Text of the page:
Starring: Shia LaBeouf, Josh Duhamel and John Turturro
As a long time fan of the Transformers, WGTB was looking forward to Transformers 3: Dark of the Moon. The first film, Transformers (2007) was reasonably good, and it was great seeing the old toys on the big screen. Then came along the fiasco of Revenge of the Fallen (2009) with its truckloads of plot holes and gratuitous, over-the-top nonsense, including that memorable scene where a group of Americans are allowed to enter Egypt sans passports simply because one is wearing a New York Yankees cap. Thankfully, Michael Bay admitted it was terrible film and left us with the impression that number three would be a genuine effort to salvage the franchise.
It did not.
That said, there are some positives which is where we'll begin. The best part of this film are the visuals. If you’ve ever wanted to see a city take a beating or Special Forces operatives use squirrel suits to fly around Chicago, this is your movie. And while many Decepticons resemble machines from the Matrix or later Terminator films, the Autobots look better than in previous instalments. They are more recognizable and details such as Optimus Prime’s mouth guard finally make an appearance.
If you like cars, you’ll LOVE this film. It appears General Motors no longer has an exclusive deal for equipment and we get to see what a Transformer looks like as a Ferrari, Mercedes Benz or NASCAR racer, which is actually quite impressive.
But other than that the film is weak. The plot is terrible and we honestly can’t write a synopsis because it’s too convoluted. Furthermore, anyone with basic knowledge of U.S. geography will cringe when they see cruise missiles launched from undisclosed locations, yet arriving at precisely the proper time or the notion that Florida, Washington DC and Chicago must all exist within 60 miles of each other given the short time it takes for characters to drive between locations.
Logic went out the window with the back story as well. Apparently nobody has a problem with Autobots working with humans (read: Americans) and involving themselves in Earth affairs. In one scene the Autobots and US Special Forces raid an “Illegal Nuclear Weapons Site” by approaching the barricade disguised as Iranians. Again, this may seem nitpicky, but it erodes the suspension of disbelieve because it’s such a massive and insulting intrusion into the very freedoms Optimus Prime is always espousing. Optimus Prime also partakes in the summary execution of a Transformer POW and this, in our books, makes him a war criminal.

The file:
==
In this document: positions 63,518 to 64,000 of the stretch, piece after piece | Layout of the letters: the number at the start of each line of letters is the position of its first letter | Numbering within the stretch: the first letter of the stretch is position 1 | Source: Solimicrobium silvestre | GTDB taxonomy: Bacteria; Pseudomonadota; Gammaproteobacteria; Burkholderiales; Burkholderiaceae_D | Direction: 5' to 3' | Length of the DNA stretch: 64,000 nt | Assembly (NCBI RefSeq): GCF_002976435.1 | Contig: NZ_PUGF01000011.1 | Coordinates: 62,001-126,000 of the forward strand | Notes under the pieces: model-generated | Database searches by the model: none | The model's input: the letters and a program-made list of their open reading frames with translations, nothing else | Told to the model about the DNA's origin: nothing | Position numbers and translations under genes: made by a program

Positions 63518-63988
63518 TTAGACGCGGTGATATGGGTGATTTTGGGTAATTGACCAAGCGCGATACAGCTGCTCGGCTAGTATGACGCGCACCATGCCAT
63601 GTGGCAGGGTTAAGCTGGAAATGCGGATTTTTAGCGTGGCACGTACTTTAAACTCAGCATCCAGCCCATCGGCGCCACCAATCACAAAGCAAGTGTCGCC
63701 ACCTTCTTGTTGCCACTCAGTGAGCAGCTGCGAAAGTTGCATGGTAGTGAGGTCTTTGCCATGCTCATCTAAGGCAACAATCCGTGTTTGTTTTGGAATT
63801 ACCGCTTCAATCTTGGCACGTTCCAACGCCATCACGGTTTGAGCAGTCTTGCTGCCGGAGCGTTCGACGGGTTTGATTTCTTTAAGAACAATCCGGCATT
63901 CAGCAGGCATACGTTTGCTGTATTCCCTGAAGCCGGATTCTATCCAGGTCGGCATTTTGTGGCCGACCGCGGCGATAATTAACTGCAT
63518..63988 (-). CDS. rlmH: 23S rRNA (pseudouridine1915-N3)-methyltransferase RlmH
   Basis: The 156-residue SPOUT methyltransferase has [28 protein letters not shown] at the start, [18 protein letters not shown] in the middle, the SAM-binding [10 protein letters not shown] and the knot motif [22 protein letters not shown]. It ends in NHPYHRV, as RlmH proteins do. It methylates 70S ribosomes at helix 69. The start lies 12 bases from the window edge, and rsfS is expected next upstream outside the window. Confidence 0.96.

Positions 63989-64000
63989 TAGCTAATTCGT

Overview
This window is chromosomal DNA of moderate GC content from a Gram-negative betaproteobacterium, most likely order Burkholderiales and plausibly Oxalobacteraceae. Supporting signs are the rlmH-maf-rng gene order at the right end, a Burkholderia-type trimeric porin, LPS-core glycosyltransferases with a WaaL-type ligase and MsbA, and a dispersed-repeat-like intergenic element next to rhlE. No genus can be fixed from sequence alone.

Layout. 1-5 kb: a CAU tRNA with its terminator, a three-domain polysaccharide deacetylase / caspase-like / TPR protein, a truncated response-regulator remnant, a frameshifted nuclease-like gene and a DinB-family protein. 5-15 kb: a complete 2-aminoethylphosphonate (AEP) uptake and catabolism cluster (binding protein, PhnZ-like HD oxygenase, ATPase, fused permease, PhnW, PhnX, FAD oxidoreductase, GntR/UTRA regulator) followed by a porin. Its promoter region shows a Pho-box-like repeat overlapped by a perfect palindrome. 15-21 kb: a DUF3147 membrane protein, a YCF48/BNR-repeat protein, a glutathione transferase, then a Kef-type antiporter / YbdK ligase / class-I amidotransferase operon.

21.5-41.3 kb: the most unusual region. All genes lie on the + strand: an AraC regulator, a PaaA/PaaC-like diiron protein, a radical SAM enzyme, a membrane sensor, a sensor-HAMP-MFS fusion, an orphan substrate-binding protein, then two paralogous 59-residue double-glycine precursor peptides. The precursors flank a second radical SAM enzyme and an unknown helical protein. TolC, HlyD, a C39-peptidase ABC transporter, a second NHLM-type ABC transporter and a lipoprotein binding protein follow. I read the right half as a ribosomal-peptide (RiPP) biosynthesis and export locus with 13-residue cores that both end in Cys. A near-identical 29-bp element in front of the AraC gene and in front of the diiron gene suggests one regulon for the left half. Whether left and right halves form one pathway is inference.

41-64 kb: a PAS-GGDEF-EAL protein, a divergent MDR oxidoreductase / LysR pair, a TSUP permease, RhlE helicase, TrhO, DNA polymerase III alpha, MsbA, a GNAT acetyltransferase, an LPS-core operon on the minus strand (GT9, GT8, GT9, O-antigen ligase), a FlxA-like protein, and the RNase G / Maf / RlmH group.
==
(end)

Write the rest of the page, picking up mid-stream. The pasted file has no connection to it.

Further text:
Other character development is downright ugly. Women are portrayed as either condescending witches or coveted sex objects and newly introduced Transformers are weak too. Soundwave finally makes a genuine appearance, but this is a complete disappointment as he isn't the synthesized, third-person using lieutenant we all were hoping for. Shockwave, another memorable character from the animated series has become a monster-touting psycho who shows up on occasions which is another failure to use a good established character.
Indeed, virtually all of the Decepticons are ghoulish monsters, which is the exact opposite of what a good villain should be. WGTB always felt Soundwave and Shockwave were great in the cartoon because they garnered genuine interest. Both worked for Megatron, but were not evil like him and this left the door open to actually liking them. Contrast Bay's one-dimensional ghouls with two of the greatest movie villains of all time and you’ll understand our point. Darth Vader and Hannibal Lecter are two of cinema’s best because they invoke genuine conflict. Indeed, Vader turned good at the end of Return of the Jedi, and Lecter would rather cut off his hand than hurt Agent Starling. Great villains make one ask “could this be me?” and this film has nothing of the sort. Characters in Dark of the Moon are mere caricatures and leave little room for any development.
(Shockwave as featured by Marvel Comics)
(Soundwave as featured by Marvel Comics)
To conclude, by giving Peter Cullen such a prominent role in these films, Bay forged a direct link between them and the animated stories. Unfortunately, he didn’t go all the way, and by keeping one foot in the Transformers world of the 1980s and the other in this new one, we were given a disappointing hybrid superimposed over an orgy of violence and technology. Cullen was the voice, but he was not enough to save this trilogy. Some of its actors have tried to disguise its goofiness by remarking that it’s “darker than the previous two”. This is simply Star Wars-style nonsense and means nothing. Michael Bay had an opportunity to salvage his Transformer films and make at least one worthwhile.
He did not.